However, when you decide to become confident, it is like deciding you want to have big biceps or better aim on your shots. You realize these improvements cannot come without practice, that they are skills to build and muscles to train. And, in order to improve, you have to put in reps.
You become aware of the negative thoughts and expectations, of how you process failure. You recognize the negatives and the positives more often. You own what you allow into your mind, learn to control your reactions and beliefs, and filter what you tell yourself. The unconscious becomes conscious and purposeful.
But, first, you have to decide.
Now that you have decided to build your confidence muscle, it is time to start replacing confidence-limiting beliefs and practices with confidence-building beliefs and practices.
You will spend the most time in this phase, so buckle up and get comfortable!
My soccer player’s self-limiting belief was that she was not worthy of achieving her definition of success as reinforced by recent failures, and her conversations with herself were inherently negative.
This is no recipe for winning.
So how can we approach the everyday difficulties that inevitably come up in sport?
Do you dwell on your mistakes? Accept them, learn from them and let them pass.
Do you spend precious energy trying to avoid failing? Stop trying to control what you cannot change and place your trust in yourself and your training.
Do you constantly berate yourself? Encourage yourself like you would a friend and use “I will” statements.
Does your confidence or mood on any given day depend on your performance? Start acknowledging the little wins, the small successes you achieve each day instead of the mistakes.
Do you neglect your mental training? Bad idea! To make this a habit, like physical training, dedicate time within your schedule to build your confidence muscle.
Just like with penalty kicks, free throws and learning how to skate, building your confidence and breaking self-limiting beliefs takes 10,000 repetitions!
When working with the athlete at the start of this story, we selected three positive one-word descriptors of herself for her to use when her confidence sunk.
Whenever a negative thought or self-talk intruded into her head, she said, “leader.”
Whenever she made a mistake on the pitch, she said, “resilient.”
Whenever she tried to over-control or over-compensate, she said, “strong.”
Yes, it feels fake, funny and tiring at first! But over time, it makes a real difference.
Even this athlete was so uncomfortable with this practice until about six weeks and 30 practices later, when the process finally became automatic. By the end of her season, it took no effort at all.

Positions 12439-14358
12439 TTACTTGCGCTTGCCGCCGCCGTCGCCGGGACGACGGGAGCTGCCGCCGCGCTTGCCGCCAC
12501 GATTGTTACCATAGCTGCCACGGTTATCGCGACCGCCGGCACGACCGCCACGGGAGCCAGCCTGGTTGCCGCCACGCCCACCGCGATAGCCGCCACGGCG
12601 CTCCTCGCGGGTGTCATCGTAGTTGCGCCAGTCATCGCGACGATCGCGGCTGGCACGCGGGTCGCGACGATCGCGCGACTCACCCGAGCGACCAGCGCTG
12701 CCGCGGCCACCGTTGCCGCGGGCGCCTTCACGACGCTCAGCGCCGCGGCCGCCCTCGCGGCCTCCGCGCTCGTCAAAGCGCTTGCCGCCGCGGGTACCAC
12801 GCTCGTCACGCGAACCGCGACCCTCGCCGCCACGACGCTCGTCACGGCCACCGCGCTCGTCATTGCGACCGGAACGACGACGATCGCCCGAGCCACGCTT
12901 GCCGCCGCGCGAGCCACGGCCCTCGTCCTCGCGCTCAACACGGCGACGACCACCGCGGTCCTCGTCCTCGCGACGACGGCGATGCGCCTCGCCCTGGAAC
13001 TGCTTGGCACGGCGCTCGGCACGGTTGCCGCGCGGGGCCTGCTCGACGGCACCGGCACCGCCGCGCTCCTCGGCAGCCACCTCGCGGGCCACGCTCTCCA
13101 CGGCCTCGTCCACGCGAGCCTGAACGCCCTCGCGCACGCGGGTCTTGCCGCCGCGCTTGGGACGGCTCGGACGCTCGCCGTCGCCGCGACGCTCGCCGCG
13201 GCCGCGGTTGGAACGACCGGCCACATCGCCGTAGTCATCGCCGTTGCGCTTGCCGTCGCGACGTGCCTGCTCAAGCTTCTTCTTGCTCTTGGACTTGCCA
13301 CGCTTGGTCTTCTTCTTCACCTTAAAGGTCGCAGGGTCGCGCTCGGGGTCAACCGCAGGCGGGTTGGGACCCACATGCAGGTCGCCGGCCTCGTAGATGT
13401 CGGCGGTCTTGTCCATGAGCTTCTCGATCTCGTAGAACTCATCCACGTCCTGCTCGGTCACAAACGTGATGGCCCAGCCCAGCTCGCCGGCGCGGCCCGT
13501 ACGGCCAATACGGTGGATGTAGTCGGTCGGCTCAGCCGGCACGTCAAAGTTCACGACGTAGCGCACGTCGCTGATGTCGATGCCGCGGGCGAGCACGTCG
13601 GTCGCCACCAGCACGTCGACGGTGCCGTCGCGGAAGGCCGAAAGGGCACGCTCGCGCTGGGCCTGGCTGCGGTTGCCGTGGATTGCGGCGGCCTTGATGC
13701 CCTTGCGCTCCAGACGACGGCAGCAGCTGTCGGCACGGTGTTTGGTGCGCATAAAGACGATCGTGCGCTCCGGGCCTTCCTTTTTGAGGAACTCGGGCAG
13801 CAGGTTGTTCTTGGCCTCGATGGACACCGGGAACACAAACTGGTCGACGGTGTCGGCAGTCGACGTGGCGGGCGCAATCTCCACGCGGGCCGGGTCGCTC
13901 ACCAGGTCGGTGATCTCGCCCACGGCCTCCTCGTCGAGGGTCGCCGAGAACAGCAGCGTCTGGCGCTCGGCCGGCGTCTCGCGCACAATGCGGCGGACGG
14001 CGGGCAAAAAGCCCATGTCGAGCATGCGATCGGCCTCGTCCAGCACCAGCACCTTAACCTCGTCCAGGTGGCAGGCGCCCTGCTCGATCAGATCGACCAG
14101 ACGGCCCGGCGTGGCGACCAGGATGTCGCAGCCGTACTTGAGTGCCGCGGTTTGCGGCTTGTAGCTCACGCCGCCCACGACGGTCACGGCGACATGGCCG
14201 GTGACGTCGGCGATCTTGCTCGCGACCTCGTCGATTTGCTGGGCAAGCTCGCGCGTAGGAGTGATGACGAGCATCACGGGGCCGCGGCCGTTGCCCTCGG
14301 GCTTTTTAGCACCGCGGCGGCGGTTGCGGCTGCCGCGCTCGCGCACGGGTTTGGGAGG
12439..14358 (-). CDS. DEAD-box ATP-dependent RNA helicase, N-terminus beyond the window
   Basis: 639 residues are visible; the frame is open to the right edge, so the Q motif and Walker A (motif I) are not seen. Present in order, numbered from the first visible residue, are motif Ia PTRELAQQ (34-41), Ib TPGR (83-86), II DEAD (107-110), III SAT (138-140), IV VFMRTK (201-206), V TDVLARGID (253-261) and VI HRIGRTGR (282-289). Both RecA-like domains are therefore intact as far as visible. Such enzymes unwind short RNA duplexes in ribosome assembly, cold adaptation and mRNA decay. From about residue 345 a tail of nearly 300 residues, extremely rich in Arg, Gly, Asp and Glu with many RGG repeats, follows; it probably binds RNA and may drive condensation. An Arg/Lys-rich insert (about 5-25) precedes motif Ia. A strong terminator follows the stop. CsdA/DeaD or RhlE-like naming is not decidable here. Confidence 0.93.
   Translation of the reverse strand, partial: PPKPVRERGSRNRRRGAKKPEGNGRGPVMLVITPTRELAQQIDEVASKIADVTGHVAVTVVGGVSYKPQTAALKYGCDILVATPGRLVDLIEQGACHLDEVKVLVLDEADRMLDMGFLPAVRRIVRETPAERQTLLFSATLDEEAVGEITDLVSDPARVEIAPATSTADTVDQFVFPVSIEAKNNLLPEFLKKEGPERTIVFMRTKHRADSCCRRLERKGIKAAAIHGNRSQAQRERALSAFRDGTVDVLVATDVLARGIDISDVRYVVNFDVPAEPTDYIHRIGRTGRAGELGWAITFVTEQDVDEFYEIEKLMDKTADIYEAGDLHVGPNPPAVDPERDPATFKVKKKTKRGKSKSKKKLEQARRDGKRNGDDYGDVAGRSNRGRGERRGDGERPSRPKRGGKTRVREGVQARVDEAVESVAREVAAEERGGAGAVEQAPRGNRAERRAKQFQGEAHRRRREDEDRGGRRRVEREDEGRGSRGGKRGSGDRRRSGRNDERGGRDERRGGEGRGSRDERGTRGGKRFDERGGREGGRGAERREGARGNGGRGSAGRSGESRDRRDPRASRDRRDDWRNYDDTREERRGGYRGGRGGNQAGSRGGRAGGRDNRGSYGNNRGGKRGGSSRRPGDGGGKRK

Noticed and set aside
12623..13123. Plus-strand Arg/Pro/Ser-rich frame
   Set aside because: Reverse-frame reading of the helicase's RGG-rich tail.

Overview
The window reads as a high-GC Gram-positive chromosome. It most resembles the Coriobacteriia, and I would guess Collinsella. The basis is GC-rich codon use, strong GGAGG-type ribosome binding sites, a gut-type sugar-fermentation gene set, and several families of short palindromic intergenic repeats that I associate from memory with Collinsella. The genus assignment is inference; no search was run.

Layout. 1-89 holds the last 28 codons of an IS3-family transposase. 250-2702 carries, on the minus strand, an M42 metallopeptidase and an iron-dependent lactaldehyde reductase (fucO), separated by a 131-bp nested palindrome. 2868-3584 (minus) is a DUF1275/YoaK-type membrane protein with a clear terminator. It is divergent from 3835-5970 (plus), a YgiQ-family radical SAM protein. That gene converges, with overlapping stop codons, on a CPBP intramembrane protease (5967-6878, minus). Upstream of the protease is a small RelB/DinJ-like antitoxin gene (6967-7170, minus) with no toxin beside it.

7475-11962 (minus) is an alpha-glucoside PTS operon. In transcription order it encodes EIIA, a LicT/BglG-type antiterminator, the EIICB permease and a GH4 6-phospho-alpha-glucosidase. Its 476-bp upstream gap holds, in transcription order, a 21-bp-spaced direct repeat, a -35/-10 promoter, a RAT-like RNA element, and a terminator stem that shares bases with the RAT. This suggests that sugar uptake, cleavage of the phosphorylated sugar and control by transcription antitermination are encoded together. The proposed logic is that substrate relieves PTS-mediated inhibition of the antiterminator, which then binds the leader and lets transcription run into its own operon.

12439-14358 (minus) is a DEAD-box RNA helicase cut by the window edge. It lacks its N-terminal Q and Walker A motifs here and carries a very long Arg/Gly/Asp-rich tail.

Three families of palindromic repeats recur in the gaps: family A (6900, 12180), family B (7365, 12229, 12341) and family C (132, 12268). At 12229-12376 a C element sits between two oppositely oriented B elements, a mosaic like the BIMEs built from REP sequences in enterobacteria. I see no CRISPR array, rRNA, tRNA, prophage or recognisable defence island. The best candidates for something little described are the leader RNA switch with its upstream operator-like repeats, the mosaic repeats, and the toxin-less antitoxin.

Again, it’s a decision and it’s a skill, but it is not a stable trait. It has to be built, but it doesn’t become unlearned, unskilled and irrelevant because you messed up. Put in your reps every day!
Remember the start of this article, when I asked you define confidence?
This “Flex” phase of the process occurs when you have met your definition of confidence and achieved your definition of success, whatever that looks like to you.
Reaching this step takes a lot of practice and patience. However, it is not the end goal. It does not make confidence a stable trait that will never fluctuate again.
You reach the Flex Phase every time you show up in a game, every time you feel “in flow” in a match, every time you successfully ward off your own self-doubt and believe you are worthy and capable of success.
For my athlete, after steadily and purposefully working on this confidence blueprint, her game improved tremendously, her playing time gradually increased, and she co-captained her team to the playoffs the following year. That’s a flex!
Flex that muscle when it matters. You earned it.
Then get back to training it again.
Confidence needs reps. It will not happen overnight, and it is a daily, purposeful, step-by-step process. Some days you may not feel confident at all, and some days you might just have trouble talking to yourself nicely.
That’s OK; by participating in this process, noticing those thoughts and putting in reps, you are already taking serious and important steps toward becoming a confident, grounded athlete.
Acknowledge the small things. Tip your hat to yourself. You did not get this far in life or sport by winging it or by chance. Props to you.
Photo Credit: Julia Eyre